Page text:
It was when she was pregnant with Omar that Minhas was obligingly moved, at her own request, to the Burnaby Correctional Centre in Burnaby, B.C., where she stayed for five months in the "open living unit," in order, as a 1993 psychological report noted, to "provide nurturance, bonding and the benefits of breast-feeding" for the baby. It appears she made no such requests for the later births of her daughters.
In between babies, Minhas upgraded her education to Grade 13 equivalency, worked in the prison school as a tutor and in the beauty parlor, began to take university courses toward her B.A. and worked for a year outside the prison as a clerk in the Correctional Service of Canada. She is now employed as a library clerk at the correctional staff college, earning $3.25 an hour, and enrolled in an honour's B.A. program at Queen's in women's studies.
Because of her life sentence, Minhas is eligible only for escorted temporary absence passes and has had a plethora of them -- to attend her graduation, to go to work, and once, a 36-hour pass to take her then-newborn daughter to the home of the caregiver she'd arranged.
In June of last year, the National Parole Board granted her 22 hours a month of escorted absences -- six hours for "family contact;" eight hours a month for religious purposes (she converted to the Islamic religion before marrying Chaudhary); and eight hours to study at the Queen's library.
Ironically, Minhas appears to be considered an excellent parent.
In a curiously worded decision dated June 12 last year, a panel of the parole board wrote: "In spite of the time you have spent away from them (the children) and the distances involved, you have managed to bond with them and have every hope for a future as a family unit. . . . The Board notes how seriously you have taken your parental responsibilities for many years."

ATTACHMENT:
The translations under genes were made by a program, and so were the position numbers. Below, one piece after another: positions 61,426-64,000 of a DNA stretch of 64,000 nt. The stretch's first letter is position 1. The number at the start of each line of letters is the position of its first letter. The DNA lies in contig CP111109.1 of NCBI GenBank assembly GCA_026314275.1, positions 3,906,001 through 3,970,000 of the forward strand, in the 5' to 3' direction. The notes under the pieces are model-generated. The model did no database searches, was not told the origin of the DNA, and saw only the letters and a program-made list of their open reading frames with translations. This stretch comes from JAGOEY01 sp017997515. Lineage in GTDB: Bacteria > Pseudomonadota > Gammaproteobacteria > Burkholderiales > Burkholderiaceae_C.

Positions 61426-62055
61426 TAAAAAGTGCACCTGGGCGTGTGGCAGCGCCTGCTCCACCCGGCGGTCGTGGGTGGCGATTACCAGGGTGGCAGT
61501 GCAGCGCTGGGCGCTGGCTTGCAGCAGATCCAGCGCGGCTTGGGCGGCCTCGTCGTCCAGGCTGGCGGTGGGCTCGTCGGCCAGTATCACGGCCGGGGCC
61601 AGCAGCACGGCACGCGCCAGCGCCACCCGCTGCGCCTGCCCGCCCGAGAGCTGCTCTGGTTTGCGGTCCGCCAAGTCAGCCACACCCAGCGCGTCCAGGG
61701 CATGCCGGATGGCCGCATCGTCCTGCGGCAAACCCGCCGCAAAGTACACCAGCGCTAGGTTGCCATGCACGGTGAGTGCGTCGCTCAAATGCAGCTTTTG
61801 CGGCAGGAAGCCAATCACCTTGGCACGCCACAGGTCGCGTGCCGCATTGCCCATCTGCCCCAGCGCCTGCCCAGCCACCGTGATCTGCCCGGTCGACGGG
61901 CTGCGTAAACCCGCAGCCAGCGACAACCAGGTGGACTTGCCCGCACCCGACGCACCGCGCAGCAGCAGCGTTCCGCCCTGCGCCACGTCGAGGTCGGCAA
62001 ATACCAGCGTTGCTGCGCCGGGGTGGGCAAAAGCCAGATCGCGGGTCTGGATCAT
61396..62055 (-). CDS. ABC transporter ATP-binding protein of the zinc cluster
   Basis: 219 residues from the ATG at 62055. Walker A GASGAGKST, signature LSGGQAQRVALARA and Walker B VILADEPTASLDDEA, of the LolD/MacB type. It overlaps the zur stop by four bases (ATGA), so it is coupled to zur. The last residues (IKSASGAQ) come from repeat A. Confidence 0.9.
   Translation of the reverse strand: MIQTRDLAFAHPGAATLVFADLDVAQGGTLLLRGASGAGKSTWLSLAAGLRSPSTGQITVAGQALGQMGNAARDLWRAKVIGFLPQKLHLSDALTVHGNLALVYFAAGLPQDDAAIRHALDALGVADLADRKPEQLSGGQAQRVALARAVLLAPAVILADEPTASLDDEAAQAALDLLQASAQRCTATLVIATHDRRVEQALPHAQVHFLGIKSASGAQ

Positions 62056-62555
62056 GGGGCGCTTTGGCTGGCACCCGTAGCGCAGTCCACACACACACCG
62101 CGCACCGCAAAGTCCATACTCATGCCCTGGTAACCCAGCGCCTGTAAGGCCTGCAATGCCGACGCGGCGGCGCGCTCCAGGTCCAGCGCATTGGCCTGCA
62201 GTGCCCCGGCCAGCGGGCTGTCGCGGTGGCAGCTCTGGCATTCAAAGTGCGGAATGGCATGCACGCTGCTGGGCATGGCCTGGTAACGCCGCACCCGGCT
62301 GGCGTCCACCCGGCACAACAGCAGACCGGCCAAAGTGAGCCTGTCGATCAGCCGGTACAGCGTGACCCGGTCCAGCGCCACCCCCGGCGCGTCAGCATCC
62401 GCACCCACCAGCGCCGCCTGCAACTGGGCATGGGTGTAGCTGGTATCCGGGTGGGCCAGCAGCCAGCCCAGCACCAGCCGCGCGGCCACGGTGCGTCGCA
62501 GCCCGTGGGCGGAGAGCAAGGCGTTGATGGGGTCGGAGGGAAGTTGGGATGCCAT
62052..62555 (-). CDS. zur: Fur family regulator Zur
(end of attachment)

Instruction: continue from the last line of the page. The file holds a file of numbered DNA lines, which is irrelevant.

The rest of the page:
Minhas' eldest child, Puja, lives near the prison with a family.
The other three live with a friend near Sudbury.
Her husband, Pinhas says in her affidavit, "is not yet in a position to care for our children full time," though he visits her and the children at the prison.
For the past two years, Minhas has lived at Isabel MacNeil House, a 13-bed "converted stone residence" outside the prison whose only security provision is doors locked at night.
Though Minhas -- one of only 16 women in Canada who have been convicted of first-degree murder since capital punishment was abolished in 1976 -- says she has consistently maintained she is innocent of the little boy's death, the Ontario Court of Appeal dismissed her appeal in 1986.
Jurors at her trial deliberated for less than three hours before accepting the Crown's contention that she had strangled Rajesh to get even with Steve Gupta, the boy's uncle, who had left her in Toronto, bitter and pregnant with his child, to return to India, where his parents had a bride for him.
At the time, Minhas was a Sikh, and because Mr. Gupta was a Hindu, the lovers met secretly during their tumultuous affair in motels and at secluded spots throughout Toronto. It was at one of these locations, a dead-end street in the north end of Scarborough, where Rajesh's body was spotted by a truck driver.
Minhas' case is one of those adopted by "the Innocence Project," a collaboration of law students at Osgoode Hall and the Association in the Defence of the Wrongly Convicted.
Law professor Alan Young said yesterday the group will soon apply to have Minhas' entire police file made available to bring forth new evidence demonstRating oneer innocence.
Newspaper clippings from 1984 quote Minhas, shortly before her conviction, telling a local reporter, "They won't convict me. I didn't do it." Then, the reporter wrote, she smiled and said, "Anyway, I have to get married and have more babies."
Christie Blatchford can be contacted at firstname.lastname@example.org